After you complete the first 9 steps, our Coast FIRE calculator is ready to work! You can click the Calculate button to see your results.
Your results will turn red if you are currently below your annual spending goal. Your results will turn green if you exceed your goal. Additionally, you will get insight into how many dollars you will likely have at retirement and how much annual income that provides.
Below the results, you will also see a graph plotting your path to Coast FIRE. You can see your dollars increase over the timespan you put in, broken down by continuing contributions (gray) and no contributions after Coast FIRE (teal).
After you see your current results, you can rework any of the previous steps to see how that changes your Coast FIRE outcome.
Of course, it’s worth remembering that this is an estimate used for entertainment purposes and not intended to take the place of a licensed financial advisor.
Coast FIRE Calculator FAQs
When you stumble upon the concept of Coast FIRE and start to play around with a Coast FIRE calculator, you’re probably going to have some questions.
That’s why we rounded up answers in this Coast FIRE FAQ.
What do I do when the Coast FIRE calculator says I’m already Coast FIRE?
If the Coast FIRE calculator shows you’ve already hit Coast FIRE, you may be wondering what to do next. This is when you can invest in lifestyle design. Even though you aren’t retired, you do have an important amount of freedom.
Instead of making monthly retirement contributions, you might only invest up to the company match. Of course, you have other options as well. Let’s say that you were saving $500 or even $1000 per month for retirement. You can funnel that money to your debts, like your mortgage. With that extra money going toward your mortgage each month, you’ll be mortgage free in no time.
Perhaps you’ve already reached mortgage freedom or that isn’t your main priority. You can always scale back the amount of work you do each week. By moving down to part-time hours, you have more time for your family, your hobbies, and your health. Or you can grow a small nest egg to take the leap into entrepreneurship.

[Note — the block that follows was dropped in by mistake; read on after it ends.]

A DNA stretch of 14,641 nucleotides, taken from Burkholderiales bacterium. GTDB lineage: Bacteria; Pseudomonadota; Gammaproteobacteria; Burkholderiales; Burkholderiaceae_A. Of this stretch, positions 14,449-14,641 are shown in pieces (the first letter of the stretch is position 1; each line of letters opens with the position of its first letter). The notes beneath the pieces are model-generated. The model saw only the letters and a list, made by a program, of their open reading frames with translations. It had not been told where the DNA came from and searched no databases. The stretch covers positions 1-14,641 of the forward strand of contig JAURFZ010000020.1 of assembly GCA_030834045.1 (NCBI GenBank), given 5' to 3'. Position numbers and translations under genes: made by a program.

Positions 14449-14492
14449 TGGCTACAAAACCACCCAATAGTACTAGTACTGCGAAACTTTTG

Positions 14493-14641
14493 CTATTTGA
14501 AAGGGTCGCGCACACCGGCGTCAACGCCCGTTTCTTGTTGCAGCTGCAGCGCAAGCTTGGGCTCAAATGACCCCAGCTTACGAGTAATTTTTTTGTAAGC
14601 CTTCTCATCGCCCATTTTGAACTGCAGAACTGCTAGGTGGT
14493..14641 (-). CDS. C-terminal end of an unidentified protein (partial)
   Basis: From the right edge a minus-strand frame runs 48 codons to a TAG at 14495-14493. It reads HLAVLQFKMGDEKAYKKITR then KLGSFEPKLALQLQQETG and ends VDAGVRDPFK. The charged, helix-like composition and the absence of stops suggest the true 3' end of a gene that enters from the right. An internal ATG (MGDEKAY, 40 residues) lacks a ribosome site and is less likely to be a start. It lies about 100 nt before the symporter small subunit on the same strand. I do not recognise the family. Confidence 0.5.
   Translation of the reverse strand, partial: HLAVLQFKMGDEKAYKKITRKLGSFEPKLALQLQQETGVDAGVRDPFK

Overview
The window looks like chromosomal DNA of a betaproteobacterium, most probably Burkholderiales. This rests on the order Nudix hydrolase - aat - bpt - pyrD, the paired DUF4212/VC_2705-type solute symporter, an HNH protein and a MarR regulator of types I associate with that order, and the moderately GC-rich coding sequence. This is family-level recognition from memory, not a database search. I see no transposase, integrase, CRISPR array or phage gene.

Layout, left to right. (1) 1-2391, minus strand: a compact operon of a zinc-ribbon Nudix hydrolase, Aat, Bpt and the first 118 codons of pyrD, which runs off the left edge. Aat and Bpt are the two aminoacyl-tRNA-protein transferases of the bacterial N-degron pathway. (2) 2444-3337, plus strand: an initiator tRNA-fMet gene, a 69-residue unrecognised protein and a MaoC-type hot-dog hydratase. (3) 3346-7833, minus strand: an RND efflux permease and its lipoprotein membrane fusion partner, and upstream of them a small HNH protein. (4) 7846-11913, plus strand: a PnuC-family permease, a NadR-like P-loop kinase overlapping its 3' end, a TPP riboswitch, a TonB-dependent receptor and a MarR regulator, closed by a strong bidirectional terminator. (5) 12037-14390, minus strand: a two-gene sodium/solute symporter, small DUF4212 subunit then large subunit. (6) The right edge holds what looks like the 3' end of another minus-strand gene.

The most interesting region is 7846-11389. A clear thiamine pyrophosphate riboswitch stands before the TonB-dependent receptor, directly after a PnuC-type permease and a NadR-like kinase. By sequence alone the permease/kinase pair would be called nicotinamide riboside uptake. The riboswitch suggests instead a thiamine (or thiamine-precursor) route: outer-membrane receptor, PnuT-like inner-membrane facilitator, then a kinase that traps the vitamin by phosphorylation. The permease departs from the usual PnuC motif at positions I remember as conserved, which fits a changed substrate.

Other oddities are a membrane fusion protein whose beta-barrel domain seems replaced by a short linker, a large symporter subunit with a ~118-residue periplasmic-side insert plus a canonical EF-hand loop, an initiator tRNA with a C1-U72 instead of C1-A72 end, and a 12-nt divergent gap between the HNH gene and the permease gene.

No matter what you decide, you should congratulate yourself for reaching this awesome financial milestone. Enjoy your newfound level of financial freedom.
How long can you live on the 4% rule?
The short answer is 30 years. The long answer is slightly more complicated.
The 4% rule is from the popular Trinity study. It is based on the finding that most retirees should be able to withdraw 4% of their savings the first year of retirement. After that, you can remove the same amount–adjusted for inflation–every year. The researchers who conducted this study found that retirees would not run out of money for 30 years.
The study conducted its findings based on a 50-year period, looking at data from 1926 to 1976. Of course, people have recently pointed to our very high inflationary period as a cautionary tale. Additionally, people point out that individuals in the FIRE community may intend to retire early, which means their portfolio would need to outlast that 30-year period. As such, some people are more comfortable using 3.5% or even 3% as their save withdrawal number.
How is Coast FIRE different from Barista FIRE?
If you’re scratching your head over all the different types of FIRE, you’re not alone. Coast FIRE and Barista FIRE are commonly confused, and for good reason. They’re both spins on the original early retirement concepts.
With Coast FIRE, you have enough money invested to not worry about adding to your savings. Instead, you can coast into retirement at a traditional retirement age. But you aren’t retired. Instead, you are working to cover your current living expenses.
Barista FIRE, on the other hand, is a semi-retirement. To be Barista FIRE, you have enough invested to cover your basic expenses, such as food, housing, and utilities. Then, you continue a minimal part-time job to pay for any additional expenses, like hobbies or travel.
How can I learn more about Coast FIRE?
Final Thoughts for Coast FIRE Calculator
Coast FIRE is probably our favorite variation of the financial independence/early retirement movement. If you are looking for a goal that buys you freedom in the future and the current day, Coast FIRE could be exactly what you’re looking for.
Using our Coast FIRE calculator allows you to see how close you are to never having to save another penny for retirement. Ask yourself what you would do with that money flowing back into your budget. Would you travel more or pay down debt? Or would you buy a rental property or make the leap to part-time work? If this freedom and flexibility sounds exciting, use our calculator to see how close you are to making this dream your family’s reality.